Beer corner in the Old Quarter of Hanoi. This is a well known spot among the young backpacker community. Beer is cheap and it flows like water here. Each night, the streets are closed to vehicle traffic so that people can walk about without dodging motorcycles and cars. It becomes wall to wall people until 11:00p.m. which is when the bars must shut down or move their operations indoors.
More of the unlikely cargo transported by motorbikes and bicycles. I guess I have a kind of fascination about the surprising things that can be carried in this manner.
|Bags of corn. Deep fried corn is a favorite snack in Hanoi.|
The gates to the old city were built in 1010 by the Ly dynasty and remained the seat of the Vietnamese Court until 1810 when the capitol was moved to Hue. The area inside the gate was reserved for the king and his court. The walls around the city were surrounded by a moat and access to the city was through one of the four gates. Today only one gate remains at the end of Hang Chieu Street.
After the Nguyen King handed over the city to the French in the late 18th century, the ancient Bao Thien pagoda was demolished in 1886 to make way for the construction of St. George's Cathedral. Masses are still held each day at this location.
Fast food blight. Just like McDonald's, KFC is well established in Hanoi as is Burger King.
View of Hanoi.
I'll leave you with a few final thoughts about our trip to Vietnam. It's a beautiful country that still bears battle scars, but with a new generation that is determined to see their country and themselves prosper as they move towards a more capitalistic driven economy. There is an energy about the place that one can almost feel. In a country where telephone service was previously beyond the reach of most people, almost everyone has a smart phone which has made it possible for the people to run their businesses more efficiently and connect beyond their neighborhoods. Being able to access the internet has opened new worlds, possibilities and ideas to them.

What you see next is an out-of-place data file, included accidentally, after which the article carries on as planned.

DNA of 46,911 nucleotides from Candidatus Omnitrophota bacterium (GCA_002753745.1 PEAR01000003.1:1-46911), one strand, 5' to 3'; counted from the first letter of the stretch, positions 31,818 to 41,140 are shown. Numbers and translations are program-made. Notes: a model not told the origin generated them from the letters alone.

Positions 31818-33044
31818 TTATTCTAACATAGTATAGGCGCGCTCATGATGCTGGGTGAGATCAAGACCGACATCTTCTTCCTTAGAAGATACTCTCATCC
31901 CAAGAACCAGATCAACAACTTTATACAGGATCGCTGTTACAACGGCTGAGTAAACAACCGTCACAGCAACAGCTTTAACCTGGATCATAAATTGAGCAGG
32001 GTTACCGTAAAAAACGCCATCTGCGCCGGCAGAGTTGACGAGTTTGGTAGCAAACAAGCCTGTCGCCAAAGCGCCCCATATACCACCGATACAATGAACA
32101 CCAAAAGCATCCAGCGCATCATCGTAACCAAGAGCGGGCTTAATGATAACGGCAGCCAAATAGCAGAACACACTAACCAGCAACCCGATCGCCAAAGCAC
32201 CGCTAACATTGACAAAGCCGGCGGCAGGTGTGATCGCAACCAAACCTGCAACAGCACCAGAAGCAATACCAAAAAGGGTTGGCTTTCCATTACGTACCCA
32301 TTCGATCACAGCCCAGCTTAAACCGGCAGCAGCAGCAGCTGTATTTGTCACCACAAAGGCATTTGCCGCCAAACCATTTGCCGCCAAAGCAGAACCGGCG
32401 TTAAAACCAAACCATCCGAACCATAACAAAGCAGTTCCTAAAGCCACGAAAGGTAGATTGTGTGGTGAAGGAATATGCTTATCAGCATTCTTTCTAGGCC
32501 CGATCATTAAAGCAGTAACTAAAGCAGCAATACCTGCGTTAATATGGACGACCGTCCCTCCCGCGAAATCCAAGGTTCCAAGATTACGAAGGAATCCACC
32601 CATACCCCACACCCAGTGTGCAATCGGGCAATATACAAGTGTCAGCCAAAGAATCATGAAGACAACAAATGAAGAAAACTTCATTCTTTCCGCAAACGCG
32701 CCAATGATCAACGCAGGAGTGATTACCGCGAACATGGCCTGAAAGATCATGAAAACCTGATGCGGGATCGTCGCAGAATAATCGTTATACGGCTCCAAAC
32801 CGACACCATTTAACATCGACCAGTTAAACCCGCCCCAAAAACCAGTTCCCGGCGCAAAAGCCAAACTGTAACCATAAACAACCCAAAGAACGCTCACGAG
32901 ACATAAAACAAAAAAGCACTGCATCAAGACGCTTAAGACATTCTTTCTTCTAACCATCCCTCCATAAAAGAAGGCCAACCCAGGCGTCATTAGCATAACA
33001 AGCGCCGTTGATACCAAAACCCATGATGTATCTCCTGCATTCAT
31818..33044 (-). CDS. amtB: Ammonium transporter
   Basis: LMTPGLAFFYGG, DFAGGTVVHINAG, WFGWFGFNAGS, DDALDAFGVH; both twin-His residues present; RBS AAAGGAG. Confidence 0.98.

When I make comparisons between Saigon/Ho Chi Minh City (it's interesting to note that the people who live there refer to it as Saigon, while those in Hanoi call it Ho Chi Minh City) the first thing that strikes me is how open and welcoming Saigon is while Hanoi is more guarded and reserved. The people of Saigon seem to have more freedoms and fewer restrictions than what we observed in Hanoi to the north.
It's not that we didn't meet some nice people in Hanoi (we did), it's just that as a whole they didn't seem to open up to Westerners like their neighbors to the south. We met one young man in Hanoi who very much wanted to speak to those from the West. He spoke of the freedom Americans have to say what is on their minds and his interest in American politics and the voting system there. It was quite an eye opening experience and one that we won't soon forget.